Monthly Archives: August, 2009

Nigerian infant, Indian in first swap liver transplants

Nigerian infant, Indian in first swap liver transplants
By Ben Ukwuoma with agency reports

BATTLING for survival on different continents, an 18-month-old Nigerian child and an Indian housewife, suffering from advanced liver failure, have virtually given each other a new lease of life and the answer to the problem of organ donor shortage.

Dike Ezeanya, son of a Nigerian businessman, and 44-year-old Priya Ahuja have undergone what is being claimed as the first successful swap liver transplant, also called paired donation, for which a team of 35 doctors laboured for 26 hours in four operating theatres.

“In such cases, an incompatible pair of donor and recipient are matched with another incompatible donor or recipient pair and the livers are exchanged between them,” Dr. A.K. Soin, chief liver transplant surgeon, Sir Ganga Ram hospital (SGRH) said.

Five months after his birth, doctors diagnosed Dike with Billiary Atresia – a rare condition of newborn infants in which the common bile duct between the liver and the small intestine is blocked or absent. If unrecognised, the condition leads to liver failure. And this is exactly what happened to Dike. On the other hand, Priya’s state was also critical. Already suffering from advanced liver failure due to Hepatitis C infection, she was later diagnosed with tuberculosis.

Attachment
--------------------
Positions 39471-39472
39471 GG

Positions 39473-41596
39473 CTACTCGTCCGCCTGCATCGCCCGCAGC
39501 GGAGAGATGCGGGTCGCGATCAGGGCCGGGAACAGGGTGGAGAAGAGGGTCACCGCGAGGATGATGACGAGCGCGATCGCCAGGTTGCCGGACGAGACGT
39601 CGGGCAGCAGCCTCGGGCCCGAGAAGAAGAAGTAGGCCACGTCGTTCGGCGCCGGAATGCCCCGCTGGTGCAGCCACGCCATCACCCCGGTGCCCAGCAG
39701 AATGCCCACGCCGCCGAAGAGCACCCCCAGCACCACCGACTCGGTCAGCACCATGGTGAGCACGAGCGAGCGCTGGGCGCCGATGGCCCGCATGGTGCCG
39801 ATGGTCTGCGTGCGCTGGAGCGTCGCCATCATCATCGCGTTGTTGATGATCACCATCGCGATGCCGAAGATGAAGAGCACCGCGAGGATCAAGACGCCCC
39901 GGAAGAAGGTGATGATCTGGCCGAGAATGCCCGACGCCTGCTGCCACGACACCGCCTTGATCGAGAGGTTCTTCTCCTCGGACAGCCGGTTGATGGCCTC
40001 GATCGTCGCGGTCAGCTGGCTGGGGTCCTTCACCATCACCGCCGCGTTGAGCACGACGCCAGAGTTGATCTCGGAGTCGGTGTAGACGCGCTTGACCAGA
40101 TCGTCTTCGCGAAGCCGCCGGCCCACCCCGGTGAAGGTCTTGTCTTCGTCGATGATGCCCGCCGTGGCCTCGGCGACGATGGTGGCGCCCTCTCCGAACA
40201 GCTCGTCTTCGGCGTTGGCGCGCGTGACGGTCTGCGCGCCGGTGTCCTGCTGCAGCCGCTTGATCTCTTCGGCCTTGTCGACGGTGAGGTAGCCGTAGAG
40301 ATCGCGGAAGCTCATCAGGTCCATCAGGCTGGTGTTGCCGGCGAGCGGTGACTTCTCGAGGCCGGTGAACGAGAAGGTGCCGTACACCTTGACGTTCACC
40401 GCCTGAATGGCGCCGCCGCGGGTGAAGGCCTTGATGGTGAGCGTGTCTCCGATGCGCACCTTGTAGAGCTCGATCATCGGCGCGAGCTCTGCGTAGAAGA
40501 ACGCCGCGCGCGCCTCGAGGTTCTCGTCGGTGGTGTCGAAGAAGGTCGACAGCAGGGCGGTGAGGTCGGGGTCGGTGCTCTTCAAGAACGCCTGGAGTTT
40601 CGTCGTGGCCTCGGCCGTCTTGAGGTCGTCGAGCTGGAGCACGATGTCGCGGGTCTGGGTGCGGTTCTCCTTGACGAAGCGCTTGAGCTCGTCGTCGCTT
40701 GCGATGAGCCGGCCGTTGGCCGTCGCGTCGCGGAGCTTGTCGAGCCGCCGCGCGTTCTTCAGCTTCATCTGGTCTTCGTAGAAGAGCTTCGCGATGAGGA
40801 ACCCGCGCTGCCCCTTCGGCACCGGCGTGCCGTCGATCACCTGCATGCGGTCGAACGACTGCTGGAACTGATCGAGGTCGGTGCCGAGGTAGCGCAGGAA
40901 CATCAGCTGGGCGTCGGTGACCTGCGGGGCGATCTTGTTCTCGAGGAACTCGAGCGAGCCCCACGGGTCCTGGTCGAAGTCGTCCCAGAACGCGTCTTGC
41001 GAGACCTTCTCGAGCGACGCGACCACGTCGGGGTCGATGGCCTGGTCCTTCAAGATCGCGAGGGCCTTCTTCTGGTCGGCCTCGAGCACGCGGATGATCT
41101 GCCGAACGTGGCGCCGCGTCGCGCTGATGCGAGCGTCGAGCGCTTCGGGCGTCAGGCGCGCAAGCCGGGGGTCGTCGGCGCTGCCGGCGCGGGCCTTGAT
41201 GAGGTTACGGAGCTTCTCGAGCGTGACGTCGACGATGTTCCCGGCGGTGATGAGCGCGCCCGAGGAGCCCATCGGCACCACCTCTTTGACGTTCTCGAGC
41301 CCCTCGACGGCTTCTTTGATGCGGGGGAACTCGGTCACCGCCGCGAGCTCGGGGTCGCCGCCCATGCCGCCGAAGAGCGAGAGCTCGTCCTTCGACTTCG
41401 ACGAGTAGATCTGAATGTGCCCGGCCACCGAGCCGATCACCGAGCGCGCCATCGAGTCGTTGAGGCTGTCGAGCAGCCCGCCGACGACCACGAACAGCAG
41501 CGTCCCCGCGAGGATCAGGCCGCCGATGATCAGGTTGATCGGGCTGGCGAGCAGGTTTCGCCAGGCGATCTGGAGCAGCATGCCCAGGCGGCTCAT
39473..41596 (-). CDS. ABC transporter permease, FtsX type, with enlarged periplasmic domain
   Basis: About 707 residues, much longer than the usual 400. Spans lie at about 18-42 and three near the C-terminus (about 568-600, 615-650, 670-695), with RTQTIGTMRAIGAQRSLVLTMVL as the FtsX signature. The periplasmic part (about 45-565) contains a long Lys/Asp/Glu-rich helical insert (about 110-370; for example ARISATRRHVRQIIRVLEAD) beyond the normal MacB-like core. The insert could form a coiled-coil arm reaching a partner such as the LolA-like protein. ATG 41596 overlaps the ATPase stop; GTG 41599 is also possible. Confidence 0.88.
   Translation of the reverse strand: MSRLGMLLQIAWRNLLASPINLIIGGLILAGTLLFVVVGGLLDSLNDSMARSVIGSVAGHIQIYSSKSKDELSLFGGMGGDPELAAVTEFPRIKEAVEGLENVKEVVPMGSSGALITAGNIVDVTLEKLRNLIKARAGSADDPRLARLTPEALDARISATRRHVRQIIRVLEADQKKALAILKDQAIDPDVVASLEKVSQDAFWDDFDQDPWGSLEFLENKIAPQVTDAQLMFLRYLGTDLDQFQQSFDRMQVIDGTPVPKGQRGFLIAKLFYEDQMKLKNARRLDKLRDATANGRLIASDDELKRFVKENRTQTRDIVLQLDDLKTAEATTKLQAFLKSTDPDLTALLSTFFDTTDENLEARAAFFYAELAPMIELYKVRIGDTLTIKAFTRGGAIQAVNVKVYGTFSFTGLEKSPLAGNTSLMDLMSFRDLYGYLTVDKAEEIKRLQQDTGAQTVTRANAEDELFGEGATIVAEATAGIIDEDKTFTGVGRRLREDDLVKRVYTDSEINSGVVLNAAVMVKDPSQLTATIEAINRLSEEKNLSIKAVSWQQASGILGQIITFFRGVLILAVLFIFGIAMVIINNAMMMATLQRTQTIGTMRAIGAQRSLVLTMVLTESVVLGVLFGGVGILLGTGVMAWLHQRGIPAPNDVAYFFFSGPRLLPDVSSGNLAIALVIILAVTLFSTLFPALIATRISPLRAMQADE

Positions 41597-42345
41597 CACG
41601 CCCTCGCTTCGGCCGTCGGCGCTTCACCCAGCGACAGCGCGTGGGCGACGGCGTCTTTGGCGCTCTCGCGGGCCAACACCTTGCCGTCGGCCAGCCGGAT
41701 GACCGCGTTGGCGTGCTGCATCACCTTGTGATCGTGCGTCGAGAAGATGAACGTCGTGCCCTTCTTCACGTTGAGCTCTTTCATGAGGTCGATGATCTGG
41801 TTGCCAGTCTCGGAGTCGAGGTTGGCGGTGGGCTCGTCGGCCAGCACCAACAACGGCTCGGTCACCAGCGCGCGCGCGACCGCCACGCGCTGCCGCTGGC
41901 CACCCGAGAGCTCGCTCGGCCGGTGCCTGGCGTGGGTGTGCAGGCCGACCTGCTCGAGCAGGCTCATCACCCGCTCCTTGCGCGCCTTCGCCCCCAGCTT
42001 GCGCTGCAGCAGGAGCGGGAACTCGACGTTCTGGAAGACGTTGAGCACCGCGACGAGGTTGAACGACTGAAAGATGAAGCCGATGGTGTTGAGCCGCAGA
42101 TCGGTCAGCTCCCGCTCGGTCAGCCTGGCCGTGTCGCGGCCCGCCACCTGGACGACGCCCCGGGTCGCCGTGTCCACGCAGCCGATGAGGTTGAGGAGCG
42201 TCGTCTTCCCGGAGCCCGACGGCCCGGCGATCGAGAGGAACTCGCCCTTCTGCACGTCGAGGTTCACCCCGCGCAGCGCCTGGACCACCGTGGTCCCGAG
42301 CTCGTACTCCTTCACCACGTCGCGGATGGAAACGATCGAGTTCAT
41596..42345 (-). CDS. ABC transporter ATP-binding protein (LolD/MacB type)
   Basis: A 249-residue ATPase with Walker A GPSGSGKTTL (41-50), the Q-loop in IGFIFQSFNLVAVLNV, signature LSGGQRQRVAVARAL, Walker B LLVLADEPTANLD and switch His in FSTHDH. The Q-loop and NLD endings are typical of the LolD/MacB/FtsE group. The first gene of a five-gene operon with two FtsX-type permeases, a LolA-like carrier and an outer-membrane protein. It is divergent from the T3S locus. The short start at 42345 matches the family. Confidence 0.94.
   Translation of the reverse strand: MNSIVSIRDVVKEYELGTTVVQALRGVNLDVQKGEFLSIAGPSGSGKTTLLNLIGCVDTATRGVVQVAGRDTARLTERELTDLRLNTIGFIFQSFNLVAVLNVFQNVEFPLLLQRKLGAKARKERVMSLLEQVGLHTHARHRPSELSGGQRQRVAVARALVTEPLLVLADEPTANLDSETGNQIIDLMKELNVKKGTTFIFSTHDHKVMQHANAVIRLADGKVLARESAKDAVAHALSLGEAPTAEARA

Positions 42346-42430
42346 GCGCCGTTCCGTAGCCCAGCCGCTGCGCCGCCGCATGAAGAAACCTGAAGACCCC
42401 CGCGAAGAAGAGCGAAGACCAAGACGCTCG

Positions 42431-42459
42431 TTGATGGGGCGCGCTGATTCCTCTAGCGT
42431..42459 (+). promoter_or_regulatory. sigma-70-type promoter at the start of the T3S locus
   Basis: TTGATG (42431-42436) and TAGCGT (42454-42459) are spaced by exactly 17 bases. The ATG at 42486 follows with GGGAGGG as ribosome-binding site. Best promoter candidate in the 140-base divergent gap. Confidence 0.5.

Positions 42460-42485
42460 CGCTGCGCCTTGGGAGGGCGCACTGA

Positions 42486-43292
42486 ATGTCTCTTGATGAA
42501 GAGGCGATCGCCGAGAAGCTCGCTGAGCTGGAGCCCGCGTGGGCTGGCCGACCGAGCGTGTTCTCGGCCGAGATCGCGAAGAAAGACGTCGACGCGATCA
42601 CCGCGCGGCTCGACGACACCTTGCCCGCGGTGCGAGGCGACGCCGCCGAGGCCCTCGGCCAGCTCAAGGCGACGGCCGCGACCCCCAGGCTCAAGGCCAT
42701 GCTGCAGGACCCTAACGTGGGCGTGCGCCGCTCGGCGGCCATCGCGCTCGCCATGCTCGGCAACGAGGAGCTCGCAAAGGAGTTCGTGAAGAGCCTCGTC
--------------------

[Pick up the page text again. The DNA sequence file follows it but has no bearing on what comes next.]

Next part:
With transplantation being their only hope, doctors hit a dead end – unavailability of compatible cadaver donors. But by a stroke of luck, Dr. A. K. Soin, chief of liver transplant unit, Dr. Neelam Mohan, paediatric hepatologist and Dr. Sanjiv Saigal transplant hepatologist found that the blood group of Dike’s mother, Chinwe, was A which matched with Priya. On the other hand, Priya’s husband, Haresh, belonged to the blood group B which was the same as Dike.

A 35-member surgical team then took 50 per cent of Chinwe’s right liver and transplanted it into Priya while Hariesh gave 20 per cent of his left liver to save Dike. Almost two months after the surgery, both Dike and Priya are now in normal health.